10) Picking up and supporting a fellow player when they are down

The player you are looking for can identify when a teammate is struggling, needs a pat on the back, and a shot of confidence.

This is tough to expect when players are really young, but by the time a young person is 12 or 13, it is something that you can look for.

I remember a few years ago that I asked one of my clients, an NHL player, a question that I sensed he had never been asked before. I asked him if he could identify one player in his pro career who he thought of as a truly excellent teammate and team player, specifically someone who didn’t blame others and supported his own teammates when they were down, etc..

 He named James Patrick, the long time defenseman, who has had a quiet but lengthy and distinguished career in the NHL before announcing his retirement before the start of the 2005-’06 NHL season.

That has always stayed with me.

As a youth hockey coach, you want to find as many James Patrick-type players as possible!

 11) Helping other/younger players

This does not necessarily apply until older ages when say, a 13 or 14 year old is playing with older athletes, but it can be a very important attribute in an “older” youth player.

The great teammate senses when a younger player is struggling, uncomfortable or anxious. He/she will spend some time with the younger player, talk with them, help them to understand that they are an important part of the team, and generally include them in activities on and off the ice.

I remember many years ago, when I was coaching a youth baseball team. One of my four sons was on the team. (Yes, I was one of those coaches with a son on their team!). There was quite an age spread on this particular team, 13 to 16.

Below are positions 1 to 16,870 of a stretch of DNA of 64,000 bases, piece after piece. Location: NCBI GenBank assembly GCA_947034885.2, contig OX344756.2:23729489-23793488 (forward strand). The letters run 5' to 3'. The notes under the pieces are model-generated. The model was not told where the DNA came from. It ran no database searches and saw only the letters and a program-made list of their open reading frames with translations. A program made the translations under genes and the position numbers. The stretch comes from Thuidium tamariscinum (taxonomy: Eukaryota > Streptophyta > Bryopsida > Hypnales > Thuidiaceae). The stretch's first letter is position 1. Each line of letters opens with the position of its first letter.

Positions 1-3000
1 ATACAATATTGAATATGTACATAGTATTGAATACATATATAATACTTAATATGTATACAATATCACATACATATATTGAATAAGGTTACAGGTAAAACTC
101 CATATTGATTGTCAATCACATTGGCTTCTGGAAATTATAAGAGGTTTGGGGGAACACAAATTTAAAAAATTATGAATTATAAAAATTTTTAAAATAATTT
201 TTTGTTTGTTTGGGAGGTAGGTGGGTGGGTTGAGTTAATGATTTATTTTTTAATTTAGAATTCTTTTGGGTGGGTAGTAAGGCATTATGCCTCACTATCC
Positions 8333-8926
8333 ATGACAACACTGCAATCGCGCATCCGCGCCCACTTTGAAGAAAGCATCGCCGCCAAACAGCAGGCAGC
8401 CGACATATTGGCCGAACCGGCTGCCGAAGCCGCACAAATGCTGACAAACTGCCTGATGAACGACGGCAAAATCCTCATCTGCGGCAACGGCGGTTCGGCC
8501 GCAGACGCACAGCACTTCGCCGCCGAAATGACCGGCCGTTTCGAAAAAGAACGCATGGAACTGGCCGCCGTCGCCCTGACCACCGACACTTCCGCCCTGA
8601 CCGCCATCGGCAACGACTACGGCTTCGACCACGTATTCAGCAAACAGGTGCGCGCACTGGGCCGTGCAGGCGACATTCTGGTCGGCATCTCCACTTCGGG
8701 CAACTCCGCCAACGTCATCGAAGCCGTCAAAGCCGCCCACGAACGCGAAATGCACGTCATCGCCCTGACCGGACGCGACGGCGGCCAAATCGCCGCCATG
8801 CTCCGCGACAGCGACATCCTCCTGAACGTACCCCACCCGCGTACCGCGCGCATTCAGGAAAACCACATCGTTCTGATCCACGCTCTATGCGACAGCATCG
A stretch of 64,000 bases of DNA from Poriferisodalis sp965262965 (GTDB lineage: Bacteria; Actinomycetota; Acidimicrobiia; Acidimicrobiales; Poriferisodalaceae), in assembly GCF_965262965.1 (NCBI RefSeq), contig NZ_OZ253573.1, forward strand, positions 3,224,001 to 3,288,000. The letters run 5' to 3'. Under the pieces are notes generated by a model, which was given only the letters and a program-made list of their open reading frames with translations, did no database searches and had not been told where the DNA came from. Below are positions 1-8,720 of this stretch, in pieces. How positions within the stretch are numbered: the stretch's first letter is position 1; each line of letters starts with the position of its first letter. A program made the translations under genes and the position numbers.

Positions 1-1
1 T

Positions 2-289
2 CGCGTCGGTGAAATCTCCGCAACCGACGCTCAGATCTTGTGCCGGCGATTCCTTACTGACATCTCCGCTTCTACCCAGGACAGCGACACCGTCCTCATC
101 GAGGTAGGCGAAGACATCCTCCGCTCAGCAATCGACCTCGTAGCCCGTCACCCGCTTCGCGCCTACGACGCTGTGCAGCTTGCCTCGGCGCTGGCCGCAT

During one game, I came down very hard on my son (who was 13 at the time), in a way that I likely would not have with any other player. I unloaded. He accepted it and but was hurt and upset and quietly went to seek a quiet space in the corner of the dugout.

One of his teammates, a 16 year-old catcher and true team leader, quietly went over, knelt down in front of my son, took him gently by the shoulders and just spoke with him privately.

That response lifted my son’s spirits and made him feel much, much better, and also showed the quality of character of this young person.

That day, a 16-year old did a lot more for my son’s growth and development than I did.

He also reinforced for me what a true team player is, at any level of sport.

 12) Showing genuine happiness when others succeed

This is hard for most of us as adults, so it is quite an expectation for us to have of a young athlete.

This is especially difficult during the tryout process, when players are obviously competing for positions on the team.